African American: 98.6%
Langston Hughes Academy (LHA) in Louisiana, an elementary school part of the FirstLine Schools network, welcomes a wide variety of students each year. Preparing lesson plans for a mix of students with different ability levels and educational needs is a priority for LHA’s teachers. In a subject like math, where one concept builds on another, it becomes difficult to fill in the gaps and differentiate curriculum to address their individual needs.
“Even the kids who struggle, don’t all struggle in the same way,” explains Emily Hunyadi, Primary School Assistant Principal at LHA. “We needed a way to support every student, regardless of skill level.”Keep Reading...
Hunyadi and her team looked for tools that could supplement traditional classroom instruction and keep students of all skill levels engaged and learning at a pace that’s right for them.
Besides providing small group instruction and teacherled intervention, they looked for technology to help fill the remaining gaps. They settled on ST Math®—a visual instructional program. “ST Math is individualized: kids could work at their own pace and it kept them engaged,” says Hunyadi, “ST Math was challenging at the beginning, but that’s what kept the students interested.”
"ST Math was critical because I could give kids content at multiple levels in a way I couldn’t do by myself."
A kindergarten teacher at LHA, Alex Jubb, says the biggest change she’s seen since using ST Math is student engagement and an increase in independence. Where at first students found the ST Math puzzles challenging— especially because the program has no verbal instructions, they quickly became hooked on the thrill of figuring concepts out on their own.
She also found the program helpful in reaching all of her students at once: “ST Math was critical because I could give kids content at multiple levels in a way I couldn’t do by myself.” Working with her co-teacher, Jubb often splits her class into two groups, providing targeted instruction based on the needs of her students.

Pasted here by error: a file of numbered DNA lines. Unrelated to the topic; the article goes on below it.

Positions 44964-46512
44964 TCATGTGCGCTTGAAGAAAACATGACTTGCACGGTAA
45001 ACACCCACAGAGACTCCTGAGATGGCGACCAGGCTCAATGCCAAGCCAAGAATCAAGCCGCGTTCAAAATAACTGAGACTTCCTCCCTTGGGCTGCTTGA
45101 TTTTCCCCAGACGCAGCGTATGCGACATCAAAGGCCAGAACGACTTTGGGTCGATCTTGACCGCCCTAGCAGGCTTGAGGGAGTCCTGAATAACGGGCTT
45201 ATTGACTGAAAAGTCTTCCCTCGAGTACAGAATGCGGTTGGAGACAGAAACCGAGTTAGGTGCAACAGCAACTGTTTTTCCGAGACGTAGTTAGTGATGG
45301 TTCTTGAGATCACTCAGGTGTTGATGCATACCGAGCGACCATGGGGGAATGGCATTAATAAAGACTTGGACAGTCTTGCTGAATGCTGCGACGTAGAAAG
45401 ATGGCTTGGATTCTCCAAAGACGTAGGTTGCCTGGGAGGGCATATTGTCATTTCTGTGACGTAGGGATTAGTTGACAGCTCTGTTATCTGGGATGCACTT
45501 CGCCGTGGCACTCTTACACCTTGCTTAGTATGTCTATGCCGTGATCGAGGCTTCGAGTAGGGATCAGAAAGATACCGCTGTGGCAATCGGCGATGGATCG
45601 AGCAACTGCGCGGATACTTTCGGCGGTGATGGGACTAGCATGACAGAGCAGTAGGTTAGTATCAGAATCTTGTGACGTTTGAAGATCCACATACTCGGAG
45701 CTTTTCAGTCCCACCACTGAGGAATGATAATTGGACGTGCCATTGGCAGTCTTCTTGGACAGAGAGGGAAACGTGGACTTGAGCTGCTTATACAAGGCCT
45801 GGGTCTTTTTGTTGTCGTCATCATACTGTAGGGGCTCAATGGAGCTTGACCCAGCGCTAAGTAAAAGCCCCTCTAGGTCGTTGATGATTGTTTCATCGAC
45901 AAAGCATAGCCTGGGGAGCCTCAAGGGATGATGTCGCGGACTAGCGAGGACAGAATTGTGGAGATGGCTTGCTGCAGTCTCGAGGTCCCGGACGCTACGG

Paul Hastings, a third grade teacher, has seen enthusiasm for problem solving grow in his classroom. “I encourage students who are stuck on the same problems to work through them together and to not give up when they get frustrated,” says Hastings. “It’s great seeing their faces light up when they finally get it.”Keep Reading...
*NWEA’s MAP Growth assessment measures student performance at the start and end of the year by setting personalized goals for each student
Since introducing ST Math to supplement their math curriculum, educators at LHA have seen an increase in perseverance among their students, and not just in math.
“Kids have evened out in their ability to approach new problems and work through them—even if they’re not performing on the same level,” says Jubb. “Their independence has increased in all subjects."
This new persistence is reflected in LHA’s recent test scores. One of the assessments students take is NWEA’s MAP Growth assessment which measures their performance at the beginning of the school year and sets individual end of school year goals for each student. In the 2016-2017 school year, 68% of LHA’s students met their growth goals—a significant improvement over 48.5% just two years ago.
"It's great seeing their faces light up when they finally get it."
Alex Jubb, whose classroom was a standout with 93% of her students meeting their MAP Growth goals in 2017, attributes part of her students’ success to implementing ST Math with fidelity. “We started on ST Math four weeks into the school year. It was a key part of class since the beginning and has really helped my students get the most from the program.”
“One of my students would cry and struggle during ST Math time when we started,” says Jubb. “And by the end of the year she would still occasionally get upset, but she exceeded her MAP goals and grew so much in independence. It made me see that even kids who struggle are still learning and improving.”